When the Win10 flag showed up on my Windows 8.1 machines, perforce I signed up for the upgrade, knowing that I must track the latest and greatest of Windows OSes no matter what. I’ve read various opinions on Microsoft’s early upgrade offer that vary all the from clever marketing ploy to a trick from the infernal master and found myself somewhere in the middle of that spectrum. But when a congratulatory e-mail showed up in my inbox yesterday, I found myself leaning more in the former direction (clever marketing) rather than the latter (devilish trick):
If you hand over an email address when you register for the upgrade, you’ll get this e-mail, too.
Having now had a bit more time to think about what’s going on here, I’m still inclined to think of it as a clever marketing ploy and not the Devil’s handiwork. Here’s why: MS is getting an early gauge of interest in Windows 10, and grabbing an early opportunity to reduce its support burden by lowering the number of users of older products and concentrating them (or trying to, anyway) on their latest and greatest desktop offering. At the same time, MS can reduce the first- and early-days load on the Akamai servers that usually provide the downloads (and this one is bound to be 2-3 GB in size) by trickling out those big files starting days before July 29 when the real onslaught begins.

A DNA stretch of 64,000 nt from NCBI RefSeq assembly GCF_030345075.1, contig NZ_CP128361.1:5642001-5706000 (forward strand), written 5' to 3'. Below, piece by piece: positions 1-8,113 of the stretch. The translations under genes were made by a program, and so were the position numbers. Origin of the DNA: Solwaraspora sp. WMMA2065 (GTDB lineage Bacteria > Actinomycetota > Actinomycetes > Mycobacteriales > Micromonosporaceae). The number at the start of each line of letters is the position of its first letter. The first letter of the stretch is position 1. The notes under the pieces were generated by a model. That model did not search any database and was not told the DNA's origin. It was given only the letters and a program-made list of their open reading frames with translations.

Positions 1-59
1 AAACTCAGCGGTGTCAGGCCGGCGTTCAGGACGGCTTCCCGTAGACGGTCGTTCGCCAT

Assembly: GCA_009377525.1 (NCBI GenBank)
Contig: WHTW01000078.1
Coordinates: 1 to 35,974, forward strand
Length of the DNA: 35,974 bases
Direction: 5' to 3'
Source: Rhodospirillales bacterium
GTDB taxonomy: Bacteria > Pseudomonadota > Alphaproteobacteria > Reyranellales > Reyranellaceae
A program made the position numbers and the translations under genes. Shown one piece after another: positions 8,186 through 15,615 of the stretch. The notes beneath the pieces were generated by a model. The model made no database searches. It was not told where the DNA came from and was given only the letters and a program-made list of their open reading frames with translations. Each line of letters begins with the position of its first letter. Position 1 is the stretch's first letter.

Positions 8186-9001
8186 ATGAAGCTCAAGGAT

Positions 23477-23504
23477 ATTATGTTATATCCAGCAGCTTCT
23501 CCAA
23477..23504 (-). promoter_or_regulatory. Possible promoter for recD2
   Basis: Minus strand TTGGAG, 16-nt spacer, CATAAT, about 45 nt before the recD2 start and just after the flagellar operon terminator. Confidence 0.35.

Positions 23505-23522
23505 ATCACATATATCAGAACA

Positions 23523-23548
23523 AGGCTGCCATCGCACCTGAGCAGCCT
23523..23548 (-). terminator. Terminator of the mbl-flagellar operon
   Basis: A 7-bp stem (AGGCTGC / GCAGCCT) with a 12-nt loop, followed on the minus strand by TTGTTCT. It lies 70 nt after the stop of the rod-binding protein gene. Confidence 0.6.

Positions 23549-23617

Upon further reflection I do have to say it appears to be a very clever marketing and business ploy because it helps get the word out, keeps the new release in the public’s eye (or on their notification bar, at least), and helps the company make best use of bandwidth and server resources. Very interesting, and quite possibly also, a nice piece of work.